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Presidential advisers get their personal lives hopelessly tangled up with professional duties as they try to conduct the business of running a country. Fictional Democratic President Josiah "Jed" Bartlet suffers no fools, and that policy alienates many. He and his dedicated staffers struggle to balance the needs of the country with the political realities of Washington, D.C., working through two presidential terms that include countless scandals, threats and political scuffles, as well as the race to succeed Bartlet as the leader of the free world.Written by
In the opening credits, there is a still shot of Martin Sheen's character, President Bartlett leaning on a desk with his head bowed. We see him from the back. This was a direct tribute to the famous photograph of President John F. Kennedy taken during the Cuban Missile Crisis. The only difference is that JFK was holding a cigar in his hand. See more »
President Bartlet's code name, in one of the first episodes, is "Eagle." As he passes the Secret Service the agent says "Eagle has passed."
In a episode later that season when Bartlet has collapsed, an agent says "Liberty is down." See more »
Sen. Arnold Vinick:
[closing remarks at Republican Convention]
My commitment to strive to be worthy of the example of the great men who have gone before. Presidents walk in giant footsteps. They have magnificent legacies to uphold. I stand here on this day and put my name forth, as one who aspires to their example, who will daily make that sacrifice, who will honor not just the office, but the people that office serves. *Their* President of these United States of America.
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The special post-9/11 episode was broadcast without the regular opening credits. Instead, the episode began with the cast, out of character, speaking about the episode, followed by credits on a black screen. See more »
Now that the last episode has been shown in Australia, and having very much enjoyed the show despite seeing it out of order in several different countries, I'd like to make a few general comments. Thankfully the ABC showed series six and seven weekly in blocks of two episodes without commercials; thus the pleasure was undiluted.
1. Whatever inaccuracies there may have been in the depiction of White House procedure (apparently Clinton adviser Dick Morris was not impressed) and however impossibly smart everybody seemed, "West Wing" caught the essential flavour of politics, US style, where a squillion issues, some great, others trivial, all compete for attention in a complex legalistic and ponderous system.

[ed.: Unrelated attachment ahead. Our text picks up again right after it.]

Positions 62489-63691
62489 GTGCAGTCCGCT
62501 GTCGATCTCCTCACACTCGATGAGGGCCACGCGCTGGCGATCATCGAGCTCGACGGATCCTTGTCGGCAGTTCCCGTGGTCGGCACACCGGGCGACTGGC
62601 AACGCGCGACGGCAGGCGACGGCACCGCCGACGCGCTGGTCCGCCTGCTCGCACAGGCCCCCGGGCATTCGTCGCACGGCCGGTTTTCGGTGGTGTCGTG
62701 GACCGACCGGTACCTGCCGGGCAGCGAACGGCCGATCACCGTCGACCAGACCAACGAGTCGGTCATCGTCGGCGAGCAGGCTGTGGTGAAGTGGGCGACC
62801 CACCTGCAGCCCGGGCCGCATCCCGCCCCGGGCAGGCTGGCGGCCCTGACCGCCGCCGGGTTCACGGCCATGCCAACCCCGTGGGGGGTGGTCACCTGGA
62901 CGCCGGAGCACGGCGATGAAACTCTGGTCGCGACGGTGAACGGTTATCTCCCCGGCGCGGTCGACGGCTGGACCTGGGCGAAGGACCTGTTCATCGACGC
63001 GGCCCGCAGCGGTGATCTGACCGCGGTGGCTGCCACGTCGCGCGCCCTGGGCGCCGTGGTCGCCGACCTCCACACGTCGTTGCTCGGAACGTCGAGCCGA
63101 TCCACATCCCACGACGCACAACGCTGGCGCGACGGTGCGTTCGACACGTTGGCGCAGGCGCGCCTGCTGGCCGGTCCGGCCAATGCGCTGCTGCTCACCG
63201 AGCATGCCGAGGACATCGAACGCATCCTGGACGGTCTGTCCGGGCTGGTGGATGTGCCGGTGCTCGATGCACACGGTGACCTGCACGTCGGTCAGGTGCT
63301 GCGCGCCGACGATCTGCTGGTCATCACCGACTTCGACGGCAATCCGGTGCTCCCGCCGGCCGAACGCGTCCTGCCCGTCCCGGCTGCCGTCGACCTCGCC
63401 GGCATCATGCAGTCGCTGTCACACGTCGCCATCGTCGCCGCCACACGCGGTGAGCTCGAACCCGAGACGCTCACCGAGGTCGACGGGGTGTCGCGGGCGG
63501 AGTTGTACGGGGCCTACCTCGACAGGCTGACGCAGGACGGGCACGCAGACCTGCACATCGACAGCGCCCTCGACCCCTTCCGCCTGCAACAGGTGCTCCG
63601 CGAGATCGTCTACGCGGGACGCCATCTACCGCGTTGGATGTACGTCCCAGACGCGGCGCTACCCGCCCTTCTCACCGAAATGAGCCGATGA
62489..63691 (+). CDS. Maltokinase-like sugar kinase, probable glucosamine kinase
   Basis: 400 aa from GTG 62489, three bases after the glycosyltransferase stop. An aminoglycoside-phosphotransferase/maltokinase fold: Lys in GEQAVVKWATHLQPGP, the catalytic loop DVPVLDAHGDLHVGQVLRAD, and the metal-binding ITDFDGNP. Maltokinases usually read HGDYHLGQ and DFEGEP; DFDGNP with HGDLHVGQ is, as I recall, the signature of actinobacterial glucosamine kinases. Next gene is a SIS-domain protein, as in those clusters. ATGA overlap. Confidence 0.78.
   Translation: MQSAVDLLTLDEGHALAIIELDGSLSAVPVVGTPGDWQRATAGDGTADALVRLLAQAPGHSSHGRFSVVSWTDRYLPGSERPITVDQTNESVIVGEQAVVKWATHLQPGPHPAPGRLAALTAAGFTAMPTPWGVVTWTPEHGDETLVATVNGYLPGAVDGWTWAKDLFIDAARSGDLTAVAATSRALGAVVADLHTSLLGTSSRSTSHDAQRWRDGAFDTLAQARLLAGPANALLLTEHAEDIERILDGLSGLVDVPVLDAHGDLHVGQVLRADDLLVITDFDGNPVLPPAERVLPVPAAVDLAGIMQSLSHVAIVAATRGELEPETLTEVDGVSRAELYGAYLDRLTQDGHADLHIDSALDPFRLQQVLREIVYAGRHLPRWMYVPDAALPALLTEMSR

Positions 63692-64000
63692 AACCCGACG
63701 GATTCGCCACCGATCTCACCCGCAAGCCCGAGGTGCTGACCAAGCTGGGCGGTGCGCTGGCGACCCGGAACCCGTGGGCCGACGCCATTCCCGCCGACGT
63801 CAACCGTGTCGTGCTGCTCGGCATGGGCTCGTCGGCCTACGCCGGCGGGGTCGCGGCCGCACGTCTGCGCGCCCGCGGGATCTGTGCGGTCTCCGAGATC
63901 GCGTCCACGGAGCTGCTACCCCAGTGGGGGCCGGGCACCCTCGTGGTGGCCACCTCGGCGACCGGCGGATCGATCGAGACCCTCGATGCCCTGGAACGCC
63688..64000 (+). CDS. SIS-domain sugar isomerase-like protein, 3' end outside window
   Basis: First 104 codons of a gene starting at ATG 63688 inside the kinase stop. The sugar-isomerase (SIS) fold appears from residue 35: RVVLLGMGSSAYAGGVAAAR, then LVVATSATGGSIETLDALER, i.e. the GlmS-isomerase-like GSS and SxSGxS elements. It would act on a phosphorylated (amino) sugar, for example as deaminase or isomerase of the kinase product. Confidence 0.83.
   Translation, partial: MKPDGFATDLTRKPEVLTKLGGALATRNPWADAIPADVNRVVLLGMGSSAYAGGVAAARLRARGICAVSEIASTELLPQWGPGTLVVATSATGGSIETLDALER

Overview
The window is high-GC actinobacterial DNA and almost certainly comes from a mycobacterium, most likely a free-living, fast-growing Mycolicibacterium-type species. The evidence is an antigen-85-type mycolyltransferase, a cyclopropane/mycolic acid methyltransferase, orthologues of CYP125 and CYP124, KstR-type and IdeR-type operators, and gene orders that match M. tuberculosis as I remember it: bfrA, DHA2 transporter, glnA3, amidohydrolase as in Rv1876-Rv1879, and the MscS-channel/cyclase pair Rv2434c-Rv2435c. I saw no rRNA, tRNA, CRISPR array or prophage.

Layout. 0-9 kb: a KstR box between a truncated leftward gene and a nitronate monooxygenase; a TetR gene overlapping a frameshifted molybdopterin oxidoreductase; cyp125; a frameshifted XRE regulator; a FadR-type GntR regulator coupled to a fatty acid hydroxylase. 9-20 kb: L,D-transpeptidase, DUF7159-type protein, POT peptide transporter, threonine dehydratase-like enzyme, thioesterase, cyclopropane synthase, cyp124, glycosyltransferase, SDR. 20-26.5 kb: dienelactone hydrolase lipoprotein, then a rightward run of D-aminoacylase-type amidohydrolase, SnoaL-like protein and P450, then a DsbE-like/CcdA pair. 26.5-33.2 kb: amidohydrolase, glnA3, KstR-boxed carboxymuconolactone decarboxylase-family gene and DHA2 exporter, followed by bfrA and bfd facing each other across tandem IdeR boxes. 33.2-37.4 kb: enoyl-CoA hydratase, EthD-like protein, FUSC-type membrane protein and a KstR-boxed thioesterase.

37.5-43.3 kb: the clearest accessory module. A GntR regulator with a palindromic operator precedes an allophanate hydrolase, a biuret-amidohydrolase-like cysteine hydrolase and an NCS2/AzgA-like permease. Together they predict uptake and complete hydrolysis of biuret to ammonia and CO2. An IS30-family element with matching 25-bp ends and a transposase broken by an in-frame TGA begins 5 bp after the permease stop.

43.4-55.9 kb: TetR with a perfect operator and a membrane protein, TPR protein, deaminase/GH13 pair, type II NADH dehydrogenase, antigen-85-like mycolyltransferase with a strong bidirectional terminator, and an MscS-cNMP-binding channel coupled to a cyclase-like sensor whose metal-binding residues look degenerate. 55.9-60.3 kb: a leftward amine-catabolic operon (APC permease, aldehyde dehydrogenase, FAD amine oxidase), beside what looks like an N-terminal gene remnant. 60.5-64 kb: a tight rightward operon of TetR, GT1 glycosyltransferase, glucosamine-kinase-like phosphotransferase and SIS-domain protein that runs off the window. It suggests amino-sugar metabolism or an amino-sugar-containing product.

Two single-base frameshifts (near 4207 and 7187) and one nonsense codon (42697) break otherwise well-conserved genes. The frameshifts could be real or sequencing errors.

2. There is a lot of emphasis on the trappings of the "imperial presidency"- flitting around the countryside in Air Force One at a cost of about $10,000 an hour, the amazing White House protocol for almost everything, the veneration of the public for the office. Louis XIV never had it so good. But then I was brought up in a country where until recently the Prime Minister's phone number was in the phone book and he used to walk the 800 metres to work. Of course the security measures don't require much justification in the land of guns for all.
3. President Jed Bartlet is indeed the liberal ideal (the show could well be called "Left Wing") but he is also a patriot, and to those of us who have to put up with the US heaving its weight around abroad this is a problem, not a matter for praise.
4. The "walking heads" delivering rapid-fire dialogue are off-putting at first, but do give the show pace; compare "Commander in Chief" which is leadenly slow (and otherwise dire) by comparison. It no doubt helps to know something about how the US political system works but generally there is enough information provided to at least follow the story.
5. The internal politics of the White House are downplayed; Bartlet's team are portrayed as uniformly bright, keen and loyal, both to the president and each other, and not interested in internecine conflict. Lucky Jed.
6. The acting from the main players is all that one could ask for they emerge as real people, but then they get a lot of air time, sometimes with most of an episode to themselves. Some of the minor roles tended to be written and played as stereotypes. My favourite was Lily Tomlin as the Pres's secretary she acted as if she could do his job herself, although Allison Janney as CJ ran a close second.
7. It must have been a fun series to create and we must thank Aaron Sorkin for the effort he made in developing this show from his "The American President" which was a piece of fluff by comparison. He got away with what must be about the talkiest show on television. Alas, things did tail off a bit after he left (after the fourth series) but the show had enough momentum to make it entertaining right to the end of Bartlet's second term, though the last few shows were rather limp.
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